Britain's New Leaders Say National Interest Eclipses Politics
Tom Rivers | London 12 May 2010
During their first news conference, Britain's new leaders, Prime Minister David Cameron and Deputy Prime Minister Nick Clegg, pledged to work together to solve the formidable challenges facing the country.
The setting for the first post-election Conservative-Liberal Democrat coalition government news conference was the garden at 10 Downing Street. Rarely are such events held there, but the times are very different and the problems facing Britain are enormous.
The Conservatives needed the Liberal Democrats to join in a coalition to garner a parliamentary majority and it has taken five days of intense discussions between the two camps to reach this governing agreement.
It also represents the first time since the end of World War II that the Liberal Democrats will be playing an active role in a government of the day. Five of its members will be in the Conservative-led government. That represents roughly a quarter of the Cabinet minister positions.
With his deputy Nick Clegg by his side, Prime Minister David Cameron stated the problems facing Britain, such as its massive debt, are huge and he underscored the need for this unique center-right and center-left coalition not to fail.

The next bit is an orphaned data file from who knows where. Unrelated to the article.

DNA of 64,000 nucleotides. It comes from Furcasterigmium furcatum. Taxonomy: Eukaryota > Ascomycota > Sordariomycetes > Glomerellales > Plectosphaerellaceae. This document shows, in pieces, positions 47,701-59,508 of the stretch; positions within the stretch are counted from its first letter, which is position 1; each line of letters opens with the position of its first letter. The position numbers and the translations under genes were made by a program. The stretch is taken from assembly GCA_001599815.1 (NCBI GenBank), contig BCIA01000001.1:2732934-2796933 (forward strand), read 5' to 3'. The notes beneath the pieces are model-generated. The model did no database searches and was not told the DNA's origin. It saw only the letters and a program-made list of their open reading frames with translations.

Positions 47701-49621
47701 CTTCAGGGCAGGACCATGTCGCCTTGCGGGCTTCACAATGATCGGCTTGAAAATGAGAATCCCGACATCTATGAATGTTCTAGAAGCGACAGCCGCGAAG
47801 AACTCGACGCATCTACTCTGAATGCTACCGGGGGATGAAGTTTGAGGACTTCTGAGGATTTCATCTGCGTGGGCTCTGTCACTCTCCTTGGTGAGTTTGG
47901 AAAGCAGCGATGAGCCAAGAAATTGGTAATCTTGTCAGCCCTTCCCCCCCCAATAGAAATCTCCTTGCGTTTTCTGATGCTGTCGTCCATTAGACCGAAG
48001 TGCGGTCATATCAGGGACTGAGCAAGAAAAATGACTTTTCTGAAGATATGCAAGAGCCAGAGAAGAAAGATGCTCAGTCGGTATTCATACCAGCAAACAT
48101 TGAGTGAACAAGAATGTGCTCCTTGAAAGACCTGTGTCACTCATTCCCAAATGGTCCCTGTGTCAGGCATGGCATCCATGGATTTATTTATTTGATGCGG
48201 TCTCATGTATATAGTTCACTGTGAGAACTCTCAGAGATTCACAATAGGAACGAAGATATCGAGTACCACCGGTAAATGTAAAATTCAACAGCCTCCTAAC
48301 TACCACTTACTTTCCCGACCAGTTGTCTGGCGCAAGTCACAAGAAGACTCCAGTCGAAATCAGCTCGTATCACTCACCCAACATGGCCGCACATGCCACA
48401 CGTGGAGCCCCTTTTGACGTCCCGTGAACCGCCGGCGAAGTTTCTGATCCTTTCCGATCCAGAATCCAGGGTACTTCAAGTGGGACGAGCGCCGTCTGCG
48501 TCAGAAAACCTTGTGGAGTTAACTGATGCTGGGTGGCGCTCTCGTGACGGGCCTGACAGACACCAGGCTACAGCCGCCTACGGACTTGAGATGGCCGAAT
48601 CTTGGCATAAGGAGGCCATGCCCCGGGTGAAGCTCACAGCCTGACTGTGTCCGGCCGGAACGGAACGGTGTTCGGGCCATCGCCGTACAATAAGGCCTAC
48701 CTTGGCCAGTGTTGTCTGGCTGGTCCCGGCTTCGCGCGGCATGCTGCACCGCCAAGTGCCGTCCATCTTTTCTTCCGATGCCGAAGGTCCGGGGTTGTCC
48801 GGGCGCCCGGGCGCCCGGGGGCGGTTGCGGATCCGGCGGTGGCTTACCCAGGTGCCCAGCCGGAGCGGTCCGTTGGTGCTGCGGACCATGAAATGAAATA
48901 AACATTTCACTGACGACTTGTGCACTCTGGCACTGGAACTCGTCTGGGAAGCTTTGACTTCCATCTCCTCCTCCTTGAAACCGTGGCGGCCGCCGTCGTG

"We understand that we are not going to beat these problems overnight and in particular no government in modern times has ever been left with such a terrible economic inheritance. So we know there will be difficult decisions ahead, but working together I know we can take the country through those difficult times to the better times that I believe lie ahead," he said.
The partnership, Mr. Cameron said, represents a new form of politics where the national interest is more important than the interest of individual political parties. The hope of the participants is that this government will last for a full term. Clegg said a long period of governance is essential for the strength and stability of the country.
"This is government that will last. Not because of a list of policies, important though they are, not because it will be easy, there will be bumps and scrapes along the way," said Clegg. "We are different parties and we have different ideas. This is a government that will last, despite those differences, because we are united by a common purpose for the job we want to do together in the next five years," he added.
Asked just how the different parties can stick together in the government, Prime Minister Cameron put it this way:
"This will succeed through its success. If we can demonstrate that this is a good government, a long-term government, taking difficult decisions in the national interest, that we are working well together, that it has this common purpose that Nick has spoken about, if it does that then people as you are right in saying that, people - whatever wing of whatever party - will see a good government will respect that," said Cameron.
But the honeymoon period for the new government may be short, and the country will be watching for that first difference of opinion between the two governing parties and just how that will be managed.
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